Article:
Is Medication Causing Your Oral Health Issues?

Oral Health Medications

Your oral health issues go on and on, and you can’t figure out why. You brush and floss regularly, you visit the dentist every six months and you are conscientious about your overall nutrition.

So why are you having so many problems with your gums and teeth?

Your oral health can be affected by what medications you take. Medication side effect lists are usually extremely long. It’s also hard to know if any drugs you’re taking are interacting with each other.

If you are focused on your dental care, but you can still answer “yes” to any of the following questions, it might be time to examine your medications and make changes if possible.

Do You Have Dry Mouth?

This is one of the most common side effects of medication as it relates to your oral health. Dry mouth, also known as xerostomia, occurs when you do not produce enough saliva and can be caused by over 400 different medications.

Dry mouth is uncomfortable. It makes it hard to swallow, it puts you at a higher risk of developing gum disease and it increases the chances of tooth decay because your mouth is unable to clear away bacteria.

Do You Have a Yeast Infection?

Yeast infections of the mouth, also known as candidiasis, can be caused by asthma inhaler medications. Your tongue and mouth may get red and swollen. You may develop white lesions on the tongue or roof of your mouth. Anti-fungal medications may be used to clear away the fungal growth.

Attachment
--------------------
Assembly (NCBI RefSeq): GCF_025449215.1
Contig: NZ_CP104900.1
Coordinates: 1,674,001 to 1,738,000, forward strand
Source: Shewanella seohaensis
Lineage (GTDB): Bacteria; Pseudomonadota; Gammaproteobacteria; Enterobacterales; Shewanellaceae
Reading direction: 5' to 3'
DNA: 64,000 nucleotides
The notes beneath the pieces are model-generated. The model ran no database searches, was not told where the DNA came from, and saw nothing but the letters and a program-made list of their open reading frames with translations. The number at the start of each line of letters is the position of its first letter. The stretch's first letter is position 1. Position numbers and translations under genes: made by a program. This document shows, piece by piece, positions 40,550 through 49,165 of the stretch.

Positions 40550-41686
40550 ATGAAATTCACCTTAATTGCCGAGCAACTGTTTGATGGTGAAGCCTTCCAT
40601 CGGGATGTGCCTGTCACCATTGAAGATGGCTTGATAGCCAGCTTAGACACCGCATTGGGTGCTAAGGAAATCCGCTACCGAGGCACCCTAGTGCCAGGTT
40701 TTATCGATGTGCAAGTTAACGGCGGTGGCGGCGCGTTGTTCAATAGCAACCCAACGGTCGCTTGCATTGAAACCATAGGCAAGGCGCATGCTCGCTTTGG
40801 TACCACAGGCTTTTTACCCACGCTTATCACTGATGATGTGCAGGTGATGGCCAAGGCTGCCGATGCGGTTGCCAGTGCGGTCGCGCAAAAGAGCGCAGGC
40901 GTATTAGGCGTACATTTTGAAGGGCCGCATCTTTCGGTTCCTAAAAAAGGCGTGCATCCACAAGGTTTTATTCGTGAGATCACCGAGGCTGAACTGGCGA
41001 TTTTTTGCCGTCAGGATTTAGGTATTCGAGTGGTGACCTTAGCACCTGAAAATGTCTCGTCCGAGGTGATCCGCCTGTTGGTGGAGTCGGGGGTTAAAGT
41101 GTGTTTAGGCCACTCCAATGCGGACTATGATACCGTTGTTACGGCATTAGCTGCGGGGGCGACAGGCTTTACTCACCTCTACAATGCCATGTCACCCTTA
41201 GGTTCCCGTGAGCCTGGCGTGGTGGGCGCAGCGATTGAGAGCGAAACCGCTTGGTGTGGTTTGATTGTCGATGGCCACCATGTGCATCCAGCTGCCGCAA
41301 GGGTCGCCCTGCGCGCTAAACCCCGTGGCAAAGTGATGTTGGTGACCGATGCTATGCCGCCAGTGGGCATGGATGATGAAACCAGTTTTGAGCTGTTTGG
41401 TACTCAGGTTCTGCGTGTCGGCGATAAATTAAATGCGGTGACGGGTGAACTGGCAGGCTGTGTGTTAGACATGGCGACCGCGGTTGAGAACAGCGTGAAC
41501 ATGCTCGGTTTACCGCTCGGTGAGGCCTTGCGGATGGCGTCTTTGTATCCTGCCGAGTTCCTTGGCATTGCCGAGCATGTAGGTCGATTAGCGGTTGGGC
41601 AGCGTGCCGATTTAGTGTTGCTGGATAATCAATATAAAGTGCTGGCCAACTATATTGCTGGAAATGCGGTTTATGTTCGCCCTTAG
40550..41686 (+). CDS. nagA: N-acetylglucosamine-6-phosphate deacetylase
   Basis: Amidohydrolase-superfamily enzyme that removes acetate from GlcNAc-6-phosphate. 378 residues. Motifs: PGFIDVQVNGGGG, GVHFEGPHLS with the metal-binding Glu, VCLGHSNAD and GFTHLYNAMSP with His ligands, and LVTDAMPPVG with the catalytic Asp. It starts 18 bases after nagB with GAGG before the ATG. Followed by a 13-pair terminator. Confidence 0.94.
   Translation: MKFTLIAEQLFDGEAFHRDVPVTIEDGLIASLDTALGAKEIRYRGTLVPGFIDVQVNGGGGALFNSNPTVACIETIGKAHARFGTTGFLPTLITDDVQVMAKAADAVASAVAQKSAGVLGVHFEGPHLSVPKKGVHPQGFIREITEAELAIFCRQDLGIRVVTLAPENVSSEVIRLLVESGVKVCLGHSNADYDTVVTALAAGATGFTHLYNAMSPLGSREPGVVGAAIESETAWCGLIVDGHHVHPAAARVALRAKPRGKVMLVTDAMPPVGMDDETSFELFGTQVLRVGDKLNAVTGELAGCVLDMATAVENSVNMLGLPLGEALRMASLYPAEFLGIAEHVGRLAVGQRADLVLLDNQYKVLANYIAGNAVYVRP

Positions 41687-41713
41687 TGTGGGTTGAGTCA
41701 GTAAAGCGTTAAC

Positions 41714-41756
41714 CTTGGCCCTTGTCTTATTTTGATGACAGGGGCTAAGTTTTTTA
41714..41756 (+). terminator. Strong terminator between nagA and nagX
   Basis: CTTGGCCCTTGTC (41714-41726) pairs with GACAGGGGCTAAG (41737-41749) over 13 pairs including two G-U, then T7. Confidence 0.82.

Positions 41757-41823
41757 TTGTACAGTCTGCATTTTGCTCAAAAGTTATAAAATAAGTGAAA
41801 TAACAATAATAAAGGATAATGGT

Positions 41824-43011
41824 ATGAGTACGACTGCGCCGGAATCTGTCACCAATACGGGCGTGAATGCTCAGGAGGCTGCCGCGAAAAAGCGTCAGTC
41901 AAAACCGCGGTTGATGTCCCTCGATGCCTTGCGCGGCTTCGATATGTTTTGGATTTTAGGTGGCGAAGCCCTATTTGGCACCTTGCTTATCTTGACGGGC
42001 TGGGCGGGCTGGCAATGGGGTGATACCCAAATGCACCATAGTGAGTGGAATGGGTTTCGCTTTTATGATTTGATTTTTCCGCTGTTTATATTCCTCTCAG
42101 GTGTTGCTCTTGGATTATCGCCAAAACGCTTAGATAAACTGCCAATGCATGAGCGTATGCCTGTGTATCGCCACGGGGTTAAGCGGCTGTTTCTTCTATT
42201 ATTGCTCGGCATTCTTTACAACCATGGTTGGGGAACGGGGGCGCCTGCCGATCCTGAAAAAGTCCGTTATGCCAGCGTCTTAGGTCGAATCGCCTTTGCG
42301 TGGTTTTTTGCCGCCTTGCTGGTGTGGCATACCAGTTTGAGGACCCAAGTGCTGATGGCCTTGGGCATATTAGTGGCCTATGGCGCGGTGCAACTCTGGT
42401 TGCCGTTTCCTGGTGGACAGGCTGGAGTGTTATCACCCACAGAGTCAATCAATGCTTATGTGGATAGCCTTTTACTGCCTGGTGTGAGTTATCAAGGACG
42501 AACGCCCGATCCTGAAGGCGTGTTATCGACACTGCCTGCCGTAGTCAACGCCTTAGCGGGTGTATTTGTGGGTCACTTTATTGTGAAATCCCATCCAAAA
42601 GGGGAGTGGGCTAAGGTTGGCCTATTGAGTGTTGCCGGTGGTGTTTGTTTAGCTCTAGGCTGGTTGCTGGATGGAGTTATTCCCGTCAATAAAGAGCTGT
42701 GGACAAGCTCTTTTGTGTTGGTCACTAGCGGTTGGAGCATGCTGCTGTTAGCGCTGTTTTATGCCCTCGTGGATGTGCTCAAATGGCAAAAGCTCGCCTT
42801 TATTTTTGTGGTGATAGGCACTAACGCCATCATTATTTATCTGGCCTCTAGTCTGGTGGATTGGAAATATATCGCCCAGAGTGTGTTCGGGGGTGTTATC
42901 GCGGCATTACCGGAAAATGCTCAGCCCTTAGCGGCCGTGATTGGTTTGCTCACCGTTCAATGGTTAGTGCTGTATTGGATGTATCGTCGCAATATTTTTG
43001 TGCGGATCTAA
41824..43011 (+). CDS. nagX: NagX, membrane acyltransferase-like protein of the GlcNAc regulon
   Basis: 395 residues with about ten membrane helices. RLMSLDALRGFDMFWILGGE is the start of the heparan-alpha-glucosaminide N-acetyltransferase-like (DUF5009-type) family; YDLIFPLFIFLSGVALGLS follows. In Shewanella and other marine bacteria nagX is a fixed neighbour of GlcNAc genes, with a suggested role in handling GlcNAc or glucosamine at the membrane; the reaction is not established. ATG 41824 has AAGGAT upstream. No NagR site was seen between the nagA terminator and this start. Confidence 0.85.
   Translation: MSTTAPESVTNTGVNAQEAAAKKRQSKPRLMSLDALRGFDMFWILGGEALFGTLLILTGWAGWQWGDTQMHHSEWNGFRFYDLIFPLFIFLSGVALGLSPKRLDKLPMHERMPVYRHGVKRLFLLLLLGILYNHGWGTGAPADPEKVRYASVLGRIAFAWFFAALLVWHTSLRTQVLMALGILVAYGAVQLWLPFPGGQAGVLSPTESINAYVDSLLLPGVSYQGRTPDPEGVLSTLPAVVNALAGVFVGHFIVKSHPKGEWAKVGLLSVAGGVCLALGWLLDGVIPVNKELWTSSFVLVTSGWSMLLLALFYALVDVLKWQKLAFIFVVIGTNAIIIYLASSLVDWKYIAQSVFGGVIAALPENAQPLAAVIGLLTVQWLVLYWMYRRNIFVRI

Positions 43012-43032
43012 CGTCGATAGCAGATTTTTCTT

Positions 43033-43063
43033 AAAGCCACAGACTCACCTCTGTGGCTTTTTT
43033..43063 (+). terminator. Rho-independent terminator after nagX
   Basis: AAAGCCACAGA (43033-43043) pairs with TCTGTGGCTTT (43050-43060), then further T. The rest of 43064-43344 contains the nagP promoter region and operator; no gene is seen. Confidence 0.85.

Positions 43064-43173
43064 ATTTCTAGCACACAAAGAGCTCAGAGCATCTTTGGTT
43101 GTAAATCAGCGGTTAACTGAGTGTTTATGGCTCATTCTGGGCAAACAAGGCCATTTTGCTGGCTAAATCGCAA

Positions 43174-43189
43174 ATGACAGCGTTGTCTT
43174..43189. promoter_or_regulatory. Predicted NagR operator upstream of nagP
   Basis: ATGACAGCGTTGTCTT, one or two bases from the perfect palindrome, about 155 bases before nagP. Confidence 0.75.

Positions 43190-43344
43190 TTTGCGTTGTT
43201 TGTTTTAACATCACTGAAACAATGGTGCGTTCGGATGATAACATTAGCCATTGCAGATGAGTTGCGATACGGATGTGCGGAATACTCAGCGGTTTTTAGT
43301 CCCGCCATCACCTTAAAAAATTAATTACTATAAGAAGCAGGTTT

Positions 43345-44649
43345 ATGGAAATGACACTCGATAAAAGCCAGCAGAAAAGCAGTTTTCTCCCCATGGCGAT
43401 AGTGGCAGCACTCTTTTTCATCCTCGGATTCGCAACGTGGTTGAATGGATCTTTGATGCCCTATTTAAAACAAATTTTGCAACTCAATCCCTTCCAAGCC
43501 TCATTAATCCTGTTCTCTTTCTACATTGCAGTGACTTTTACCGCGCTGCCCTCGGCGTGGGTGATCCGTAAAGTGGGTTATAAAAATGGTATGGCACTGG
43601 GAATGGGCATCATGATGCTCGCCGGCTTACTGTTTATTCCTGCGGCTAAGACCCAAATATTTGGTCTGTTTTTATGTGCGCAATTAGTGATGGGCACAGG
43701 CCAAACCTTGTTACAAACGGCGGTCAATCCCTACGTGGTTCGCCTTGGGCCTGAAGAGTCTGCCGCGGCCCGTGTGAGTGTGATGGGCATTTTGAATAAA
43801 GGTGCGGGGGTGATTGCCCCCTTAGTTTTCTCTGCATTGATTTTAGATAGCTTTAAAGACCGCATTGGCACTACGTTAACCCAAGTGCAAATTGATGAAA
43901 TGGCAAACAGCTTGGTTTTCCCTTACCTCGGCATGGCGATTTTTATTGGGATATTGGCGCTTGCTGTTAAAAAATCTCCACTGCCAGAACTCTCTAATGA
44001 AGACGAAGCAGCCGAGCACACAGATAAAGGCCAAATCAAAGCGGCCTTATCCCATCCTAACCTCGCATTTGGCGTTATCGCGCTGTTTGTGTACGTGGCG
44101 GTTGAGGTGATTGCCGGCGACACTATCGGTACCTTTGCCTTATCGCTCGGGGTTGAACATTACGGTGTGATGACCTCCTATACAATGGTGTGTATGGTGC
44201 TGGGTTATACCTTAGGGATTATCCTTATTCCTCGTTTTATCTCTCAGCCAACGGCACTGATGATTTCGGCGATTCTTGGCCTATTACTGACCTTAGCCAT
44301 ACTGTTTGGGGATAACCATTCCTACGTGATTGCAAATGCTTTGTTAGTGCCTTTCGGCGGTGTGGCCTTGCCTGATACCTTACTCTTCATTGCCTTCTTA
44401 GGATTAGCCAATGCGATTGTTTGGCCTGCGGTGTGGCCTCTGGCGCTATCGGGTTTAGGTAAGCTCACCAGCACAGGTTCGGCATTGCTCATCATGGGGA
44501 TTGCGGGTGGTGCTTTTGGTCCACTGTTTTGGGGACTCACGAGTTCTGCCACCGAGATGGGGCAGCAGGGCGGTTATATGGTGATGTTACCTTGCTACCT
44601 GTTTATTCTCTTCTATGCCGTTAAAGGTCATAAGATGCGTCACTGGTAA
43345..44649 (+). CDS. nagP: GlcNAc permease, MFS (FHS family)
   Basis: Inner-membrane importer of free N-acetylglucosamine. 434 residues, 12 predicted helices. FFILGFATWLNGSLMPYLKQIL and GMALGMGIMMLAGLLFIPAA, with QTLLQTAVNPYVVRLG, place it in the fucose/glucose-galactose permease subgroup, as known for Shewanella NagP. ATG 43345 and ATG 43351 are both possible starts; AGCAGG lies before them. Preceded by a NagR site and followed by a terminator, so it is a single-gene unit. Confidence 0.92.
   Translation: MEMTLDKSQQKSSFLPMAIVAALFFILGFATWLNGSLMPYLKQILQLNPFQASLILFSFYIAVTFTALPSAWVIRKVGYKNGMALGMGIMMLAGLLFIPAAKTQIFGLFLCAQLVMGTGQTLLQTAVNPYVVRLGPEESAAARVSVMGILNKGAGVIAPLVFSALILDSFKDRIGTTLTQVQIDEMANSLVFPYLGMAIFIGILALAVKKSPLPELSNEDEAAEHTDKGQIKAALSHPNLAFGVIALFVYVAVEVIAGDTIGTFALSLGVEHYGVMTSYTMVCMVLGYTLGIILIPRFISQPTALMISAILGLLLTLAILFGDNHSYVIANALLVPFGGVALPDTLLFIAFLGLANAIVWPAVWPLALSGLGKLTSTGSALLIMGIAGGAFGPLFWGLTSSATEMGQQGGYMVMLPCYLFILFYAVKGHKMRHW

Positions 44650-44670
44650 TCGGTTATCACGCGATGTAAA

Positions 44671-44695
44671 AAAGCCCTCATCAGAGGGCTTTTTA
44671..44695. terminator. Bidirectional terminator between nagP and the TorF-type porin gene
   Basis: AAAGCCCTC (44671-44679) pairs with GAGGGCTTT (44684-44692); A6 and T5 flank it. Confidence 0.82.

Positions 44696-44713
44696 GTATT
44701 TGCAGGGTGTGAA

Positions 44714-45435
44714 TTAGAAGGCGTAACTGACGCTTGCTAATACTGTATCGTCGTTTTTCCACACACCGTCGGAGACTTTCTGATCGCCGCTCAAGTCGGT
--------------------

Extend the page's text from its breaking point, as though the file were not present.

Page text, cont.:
Do You Have Swollen Gums?

Gingival overgrowth is when gum tissue begins to grow around and over the teeth due to excessive swelling. It’s easier to develop gum disease that can be severely damaging to the teeth. Seizure and blood pressure medications may be responsible.

Do You Have Mouth Tissue Inflammation?

When the mouth tissue is inflamed, a condition referred to as mucositis, your mouth could bleed and become so inflamed that you are unable to eat. This condition has been linked to chemotherapy drugs.

Do You Taste Metal?

There’s nothing more distasteful than a constant metallic taste in your mouth. You may start to dislike your favorite foods or lose your appetite. It could be because you are taking diabetes medications, blood thinners, cholesterol-lowering drugs, thyroid medications, seizure drugs or others.

Talk to Your Dentist

Since medications can affect your oral health so drastically, it is imperative that you give your dentist a list of all your current prescriptions. When you are struggling with a dental issue, your dentist can find the true source and may be able to suggest alternative medications that could accomplish the same results without the oral health side effects.

Put your oral health in experienced, capable hands — make an appointment with Oak Hills Dentistry today.